Some books had only one printing while others have had 26 or more, but there is no standard for depreciating a book for editions. You'll learn this while you're looking for books for your collection. As more dealers consider Little Golden Books Collectible, books in average condition are being priced higher.
One important caution: never rely on copyright dates to determine print dates. Most companies that printed these types of books never changed copyright dates for reprinting. You can identify early Little Golden Books by looking on the copyright page for a reprinting date, or by looking at a letter printed on the bottom right comer of the last page (inside the back spine) (A = 1st). You may not want to pay a premium price for a book that isn't the original edition. Many dealers, however, will price their books according to copyright dates that could be 40 years earlier than the actual printing.
Most Little Golden Books fall in the $3 range today, in mint condition, but values can vary by subject. Books illustrated by Eloise Wilkin whose cherubic children have become very collectible, fetch a higher value then other books of the same period. Her early books from the 1940's sell for $10 to $20 for a first edition, with a few selling for $35. TV westerns, Hanna Barbera cartoons, Wizard of Oz (1950s), and Disney titles range from $12 to $20. If you get lucky and find any paper doll Little Golden Book for under $25, you've found a deal. Little Golden Books were first issued with dust jackets, and those in good condition can sell for $30+, depending on the title.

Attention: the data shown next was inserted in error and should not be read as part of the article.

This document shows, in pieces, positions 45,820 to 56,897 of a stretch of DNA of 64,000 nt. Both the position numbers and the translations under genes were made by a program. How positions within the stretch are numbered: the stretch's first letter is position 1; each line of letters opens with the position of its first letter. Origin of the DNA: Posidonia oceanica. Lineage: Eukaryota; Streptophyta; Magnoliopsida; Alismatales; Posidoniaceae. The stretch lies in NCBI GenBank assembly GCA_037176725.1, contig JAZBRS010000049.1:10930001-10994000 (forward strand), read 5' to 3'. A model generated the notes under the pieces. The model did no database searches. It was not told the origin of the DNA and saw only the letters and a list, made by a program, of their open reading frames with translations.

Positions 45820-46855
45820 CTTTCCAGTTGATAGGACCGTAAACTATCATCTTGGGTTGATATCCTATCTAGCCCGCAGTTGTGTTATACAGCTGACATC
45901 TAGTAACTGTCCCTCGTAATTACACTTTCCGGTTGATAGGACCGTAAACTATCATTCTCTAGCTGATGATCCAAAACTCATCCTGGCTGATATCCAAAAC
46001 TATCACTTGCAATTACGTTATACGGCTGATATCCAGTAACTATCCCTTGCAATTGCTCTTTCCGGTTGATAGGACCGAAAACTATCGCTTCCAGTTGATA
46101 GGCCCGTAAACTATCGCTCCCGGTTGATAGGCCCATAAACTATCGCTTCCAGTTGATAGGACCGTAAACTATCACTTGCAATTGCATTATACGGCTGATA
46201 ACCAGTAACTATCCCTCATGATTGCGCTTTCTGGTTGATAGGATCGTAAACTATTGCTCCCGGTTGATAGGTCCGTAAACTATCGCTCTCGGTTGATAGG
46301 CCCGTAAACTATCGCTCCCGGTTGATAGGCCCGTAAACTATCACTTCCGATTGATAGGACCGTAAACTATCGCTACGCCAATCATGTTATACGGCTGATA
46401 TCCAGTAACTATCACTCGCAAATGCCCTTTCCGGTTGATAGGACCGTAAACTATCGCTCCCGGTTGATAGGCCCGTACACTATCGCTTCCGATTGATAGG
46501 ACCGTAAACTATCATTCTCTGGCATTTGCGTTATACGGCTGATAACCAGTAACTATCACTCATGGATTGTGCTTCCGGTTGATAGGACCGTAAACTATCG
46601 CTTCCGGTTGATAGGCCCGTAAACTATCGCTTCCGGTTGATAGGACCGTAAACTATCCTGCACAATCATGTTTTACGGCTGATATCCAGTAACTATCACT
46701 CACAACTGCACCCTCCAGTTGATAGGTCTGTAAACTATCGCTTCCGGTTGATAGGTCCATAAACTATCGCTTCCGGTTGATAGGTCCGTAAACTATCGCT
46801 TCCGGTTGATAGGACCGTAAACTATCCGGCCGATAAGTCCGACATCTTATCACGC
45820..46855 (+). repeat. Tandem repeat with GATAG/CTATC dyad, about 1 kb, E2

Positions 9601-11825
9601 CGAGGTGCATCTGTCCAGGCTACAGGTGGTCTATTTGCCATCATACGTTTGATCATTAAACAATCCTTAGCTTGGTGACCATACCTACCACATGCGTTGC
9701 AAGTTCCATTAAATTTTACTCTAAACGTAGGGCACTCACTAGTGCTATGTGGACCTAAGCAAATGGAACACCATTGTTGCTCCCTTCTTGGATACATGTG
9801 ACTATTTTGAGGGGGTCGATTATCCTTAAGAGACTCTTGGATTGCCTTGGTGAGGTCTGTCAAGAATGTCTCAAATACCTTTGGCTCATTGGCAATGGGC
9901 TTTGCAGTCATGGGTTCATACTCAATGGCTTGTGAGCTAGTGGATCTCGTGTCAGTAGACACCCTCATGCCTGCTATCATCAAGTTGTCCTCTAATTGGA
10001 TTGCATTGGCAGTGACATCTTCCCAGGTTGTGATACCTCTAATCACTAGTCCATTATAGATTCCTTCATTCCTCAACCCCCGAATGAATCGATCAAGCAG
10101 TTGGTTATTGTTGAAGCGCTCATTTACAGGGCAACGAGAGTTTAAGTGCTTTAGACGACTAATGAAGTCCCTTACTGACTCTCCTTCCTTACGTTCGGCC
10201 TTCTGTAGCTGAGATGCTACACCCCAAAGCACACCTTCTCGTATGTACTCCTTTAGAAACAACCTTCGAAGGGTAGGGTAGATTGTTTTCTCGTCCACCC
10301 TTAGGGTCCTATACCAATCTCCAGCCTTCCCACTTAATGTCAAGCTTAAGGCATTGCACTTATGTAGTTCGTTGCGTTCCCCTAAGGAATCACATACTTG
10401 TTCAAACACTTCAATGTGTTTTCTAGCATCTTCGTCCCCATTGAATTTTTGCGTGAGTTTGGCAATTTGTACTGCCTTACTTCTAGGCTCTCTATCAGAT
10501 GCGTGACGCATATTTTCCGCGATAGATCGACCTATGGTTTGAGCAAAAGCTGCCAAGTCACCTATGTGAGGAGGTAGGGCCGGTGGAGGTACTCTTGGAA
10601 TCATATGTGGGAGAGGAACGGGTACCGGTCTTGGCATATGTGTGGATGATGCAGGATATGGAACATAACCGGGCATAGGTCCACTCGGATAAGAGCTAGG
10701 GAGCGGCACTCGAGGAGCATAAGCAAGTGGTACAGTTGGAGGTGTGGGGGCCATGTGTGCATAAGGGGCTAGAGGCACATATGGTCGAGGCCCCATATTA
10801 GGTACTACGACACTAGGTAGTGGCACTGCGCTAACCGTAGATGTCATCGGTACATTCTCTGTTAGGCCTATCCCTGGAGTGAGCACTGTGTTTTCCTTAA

Collectors of various memorabilia often seek Little Golden Books to complement their collections. There are Little Golden Books for western collectors featuring ring Gene Autry, Hopalong Cassidy, and Roy Rogers and Dale Evans, along with TV shows like Cheyenne and Gunsmoke.
For cartoon collectors, there's Yogi Bear, Huckleberry Hound, Dennis the Menace, Dick Tracy, Gay Puree, Fireball XL5, and Beany and Cecil, to name a few. Doll collectors were not forgotten with Tammy, Ginger, Betsy McCall, Pepper, Barbie, Charmin' Chatty, and paper doll books. Collectors of 1950s' 60s TV shows will find Captain Kangaroo, Rootie Kazootie, Cleo, Lassie, Rin Tin Tin and more.
Puzzle collectors can also find puzzles on the back covers of about 15 titles. Disney collectors must have at least one of the 180+ Disney titles (first printed in 1944). Books even contained Kleenex, Texel Cello Tape, Johnson & Johnson Band Aids, International Harvester Trucks and American Airlines Astrojets to cut out and construct. Still other books contained records.
Little Golden Books delight with their variety of illustration styles and colors and the huge number of titles offered. Some of the more original and unusual titles include The Paper Doll Wedding (1954), Lucky Mrs. Ticklefeather (1951), Ukelele and Her New Doll (195 1), Ookpik, the Arctic Owl (1968), and Noises and Mr. FlibbertyJib (1947).
The success of Little Golden Books also spawned other toys, such as boxed puzzles, made from the books' cover art, produced in the early 1950s. Playskool also made tray puzzles. In 1972, Golden produced a four tray puzzle boxed set. A Little Golden Game was released in 1977 by Western Publishing.